Fuel Price Hikes Hammer South Africa’s Working Class
by Philip Nyalungu
21 September 2017
A sharp increase in fuel prices on Wednesday 6 September will hit the working class and poor hardest. Petrol, diesel and paraffin now cost 67c, 44c and 65c more, respectively. This is the fifth fuel increase this year. Economists have warned more will be disastrous.
The official reasons for the price hike are rising crude oil costs and the weak Rand. Government tax is also rising. Energy Minister Mamoloko Kubayi claims 4.6 cents a litre will go towards salary increases for petrol station workers.
The reality is rising prices get passed directly onto ordinary people by, for example, increases in taxi fares and food prices. LP gas, which with paraffin is the main fuels used in poor households, is up 86 cents a kilogram. Rising prices affect jobs, and many workers are vulnerable.
Informal economic activities, like street vending of food, are harmed, also affecting low-paid consumers like taxi drivers and petrol pump attendants. It is not clear how 4.6 cents a litre of petrol tax will supposedly get into the pockets of petrol station workers. If it does, it will just vanish due to rising prices. South African capitalism, enabled by the state machinery, rests upon cheap black labour, and the working class and poor majority continue to suffer. Real freedom remains far off.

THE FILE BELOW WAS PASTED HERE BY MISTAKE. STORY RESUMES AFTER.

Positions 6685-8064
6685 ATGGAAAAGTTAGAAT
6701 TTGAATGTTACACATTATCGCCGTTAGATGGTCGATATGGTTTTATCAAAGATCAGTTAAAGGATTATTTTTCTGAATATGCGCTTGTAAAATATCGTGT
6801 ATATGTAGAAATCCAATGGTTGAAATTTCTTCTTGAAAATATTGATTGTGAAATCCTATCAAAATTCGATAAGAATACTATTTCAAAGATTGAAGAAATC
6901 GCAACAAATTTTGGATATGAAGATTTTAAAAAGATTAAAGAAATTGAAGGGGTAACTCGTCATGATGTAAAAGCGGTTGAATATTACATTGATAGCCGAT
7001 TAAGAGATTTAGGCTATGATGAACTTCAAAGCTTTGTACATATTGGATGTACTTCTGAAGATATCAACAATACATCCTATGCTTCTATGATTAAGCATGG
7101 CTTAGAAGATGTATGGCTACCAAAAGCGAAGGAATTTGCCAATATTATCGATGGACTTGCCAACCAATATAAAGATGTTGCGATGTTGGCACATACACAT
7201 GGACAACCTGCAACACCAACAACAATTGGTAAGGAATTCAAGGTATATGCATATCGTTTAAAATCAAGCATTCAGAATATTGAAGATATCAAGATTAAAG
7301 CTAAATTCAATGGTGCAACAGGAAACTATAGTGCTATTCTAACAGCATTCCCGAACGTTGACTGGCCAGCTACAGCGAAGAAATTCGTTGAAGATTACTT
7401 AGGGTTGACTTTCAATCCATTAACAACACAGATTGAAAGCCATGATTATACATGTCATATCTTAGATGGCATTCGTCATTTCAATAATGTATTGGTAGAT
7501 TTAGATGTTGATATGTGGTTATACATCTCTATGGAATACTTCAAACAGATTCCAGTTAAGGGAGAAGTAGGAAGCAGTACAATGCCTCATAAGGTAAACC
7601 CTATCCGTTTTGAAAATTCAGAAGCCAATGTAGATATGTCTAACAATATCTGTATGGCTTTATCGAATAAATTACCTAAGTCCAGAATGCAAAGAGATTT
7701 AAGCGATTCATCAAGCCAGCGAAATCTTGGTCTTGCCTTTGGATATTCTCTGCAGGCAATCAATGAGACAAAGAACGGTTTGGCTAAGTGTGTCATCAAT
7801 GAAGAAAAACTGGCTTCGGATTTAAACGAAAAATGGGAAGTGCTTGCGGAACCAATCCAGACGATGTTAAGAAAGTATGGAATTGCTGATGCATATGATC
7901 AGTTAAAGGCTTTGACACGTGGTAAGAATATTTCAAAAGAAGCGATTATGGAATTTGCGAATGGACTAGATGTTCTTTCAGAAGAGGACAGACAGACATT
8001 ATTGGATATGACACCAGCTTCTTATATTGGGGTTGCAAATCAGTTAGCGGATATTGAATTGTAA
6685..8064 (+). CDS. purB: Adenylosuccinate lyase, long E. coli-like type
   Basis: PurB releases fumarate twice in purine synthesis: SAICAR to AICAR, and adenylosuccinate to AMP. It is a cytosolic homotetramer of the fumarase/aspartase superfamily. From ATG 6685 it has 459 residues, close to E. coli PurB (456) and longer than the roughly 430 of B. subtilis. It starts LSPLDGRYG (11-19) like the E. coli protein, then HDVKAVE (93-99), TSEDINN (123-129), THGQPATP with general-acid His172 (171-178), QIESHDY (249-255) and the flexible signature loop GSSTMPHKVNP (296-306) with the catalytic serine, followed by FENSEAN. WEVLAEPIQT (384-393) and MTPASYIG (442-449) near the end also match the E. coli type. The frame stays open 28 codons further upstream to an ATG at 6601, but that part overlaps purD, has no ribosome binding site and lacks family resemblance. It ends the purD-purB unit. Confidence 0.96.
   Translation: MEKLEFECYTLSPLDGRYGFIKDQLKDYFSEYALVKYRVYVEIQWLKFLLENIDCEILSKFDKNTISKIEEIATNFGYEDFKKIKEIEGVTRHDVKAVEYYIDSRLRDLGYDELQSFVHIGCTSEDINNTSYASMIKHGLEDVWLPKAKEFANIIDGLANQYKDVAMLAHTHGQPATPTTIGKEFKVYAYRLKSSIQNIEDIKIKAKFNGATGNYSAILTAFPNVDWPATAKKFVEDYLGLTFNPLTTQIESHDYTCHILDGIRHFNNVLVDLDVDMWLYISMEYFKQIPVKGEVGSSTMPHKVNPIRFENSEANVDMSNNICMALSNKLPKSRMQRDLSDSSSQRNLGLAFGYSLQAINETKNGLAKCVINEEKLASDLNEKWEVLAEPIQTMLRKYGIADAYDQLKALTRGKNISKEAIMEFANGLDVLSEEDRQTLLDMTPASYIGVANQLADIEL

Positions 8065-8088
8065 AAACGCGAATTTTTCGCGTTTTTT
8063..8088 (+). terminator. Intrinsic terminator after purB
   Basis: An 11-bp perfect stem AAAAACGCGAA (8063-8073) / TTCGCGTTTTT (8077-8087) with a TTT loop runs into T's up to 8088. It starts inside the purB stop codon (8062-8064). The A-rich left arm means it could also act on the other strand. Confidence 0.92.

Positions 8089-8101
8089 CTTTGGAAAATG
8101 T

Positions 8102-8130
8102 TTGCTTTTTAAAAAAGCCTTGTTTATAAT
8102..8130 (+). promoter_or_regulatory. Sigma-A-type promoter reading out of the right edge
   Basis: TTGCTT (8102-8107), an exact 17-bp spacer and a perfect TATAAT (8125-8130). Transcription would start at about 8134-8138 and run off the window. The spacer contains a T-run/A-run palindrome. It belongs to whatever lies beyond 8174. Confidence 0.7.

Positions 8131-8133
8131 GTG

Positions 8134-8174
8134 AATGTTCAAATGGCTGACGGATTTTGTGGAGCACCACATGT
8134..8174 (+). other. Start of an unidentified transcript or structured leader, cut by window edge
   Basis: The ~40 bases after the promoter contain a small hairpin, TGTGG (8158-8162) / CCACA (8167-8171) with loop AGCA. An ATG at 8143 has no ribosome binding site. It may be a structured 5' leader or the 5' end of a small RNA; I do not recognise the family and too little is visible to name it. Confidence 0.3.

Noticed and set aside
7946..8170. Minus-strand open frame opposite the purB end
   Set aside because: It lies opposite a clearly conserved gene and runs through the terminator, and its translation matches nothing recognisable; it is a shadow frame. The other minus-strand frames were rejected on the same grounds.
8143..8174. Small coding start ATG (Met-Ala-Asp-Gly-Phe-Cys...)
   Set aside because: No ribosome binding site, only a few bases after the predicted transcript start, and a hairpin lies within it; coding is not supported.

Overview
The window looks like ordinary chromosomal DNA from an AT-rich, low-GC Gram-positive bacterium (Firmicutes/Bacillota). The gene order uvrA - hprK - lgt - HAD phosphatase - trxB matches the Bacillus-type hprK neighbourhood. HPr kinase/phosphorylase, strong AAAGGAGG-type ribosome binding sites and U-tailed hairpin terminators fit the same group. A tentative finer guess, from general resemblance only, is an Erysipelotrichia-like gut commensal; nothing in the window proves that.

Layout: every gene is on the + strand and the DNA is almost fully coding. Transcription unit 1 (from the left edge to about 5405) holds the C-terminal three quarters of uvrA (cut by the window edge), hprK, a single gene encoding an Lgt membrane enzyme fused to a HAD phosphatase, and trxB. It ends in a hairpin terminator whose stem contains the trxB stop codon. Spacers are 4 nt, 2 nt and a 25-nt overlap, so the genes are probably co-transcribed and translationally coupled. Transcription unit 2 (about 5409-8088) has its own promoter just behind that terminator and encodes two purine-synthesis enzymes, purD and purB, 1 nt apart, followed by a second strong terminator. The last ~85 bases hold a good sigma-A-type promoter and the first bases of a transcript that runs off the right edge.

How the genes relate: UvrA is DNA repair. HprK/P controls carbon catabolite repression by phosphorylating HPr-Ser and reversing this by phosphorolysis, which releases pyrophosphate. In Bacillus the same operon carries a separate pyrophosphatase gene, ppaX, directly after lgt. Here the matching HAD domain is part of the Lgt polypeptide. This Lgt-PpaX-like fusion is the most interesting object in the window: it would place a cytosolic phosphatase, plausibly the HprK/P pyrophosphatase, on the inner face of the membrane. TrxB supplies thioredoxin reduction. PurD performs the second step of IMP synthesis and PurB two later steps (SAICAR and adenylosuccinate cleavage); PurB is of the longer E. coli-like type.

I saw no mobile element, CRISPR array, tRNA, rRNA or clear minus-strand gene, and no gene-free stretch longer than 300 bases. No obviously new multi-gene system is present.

Rising prices are part of the ongoing inflation problem in capitalism that keeps reducing real wages. Owners of the means of production, including oil refineries and fuel chains, the banks and the state, have the power to increase prices and devalue currency, and so, increase profits by increasing poverty.
But the victims, workers and their families, lack both economic power and political influence. So long as the economy remains under the control of the bosses and politicians, rather than the broad working class, problems like endless price rises will continue. Only class struggle from below through counter-power, aiming at a better society, based on self-management, collective property and participatory planning, can move us from this track. This requires working class autonomy from the parties and the state.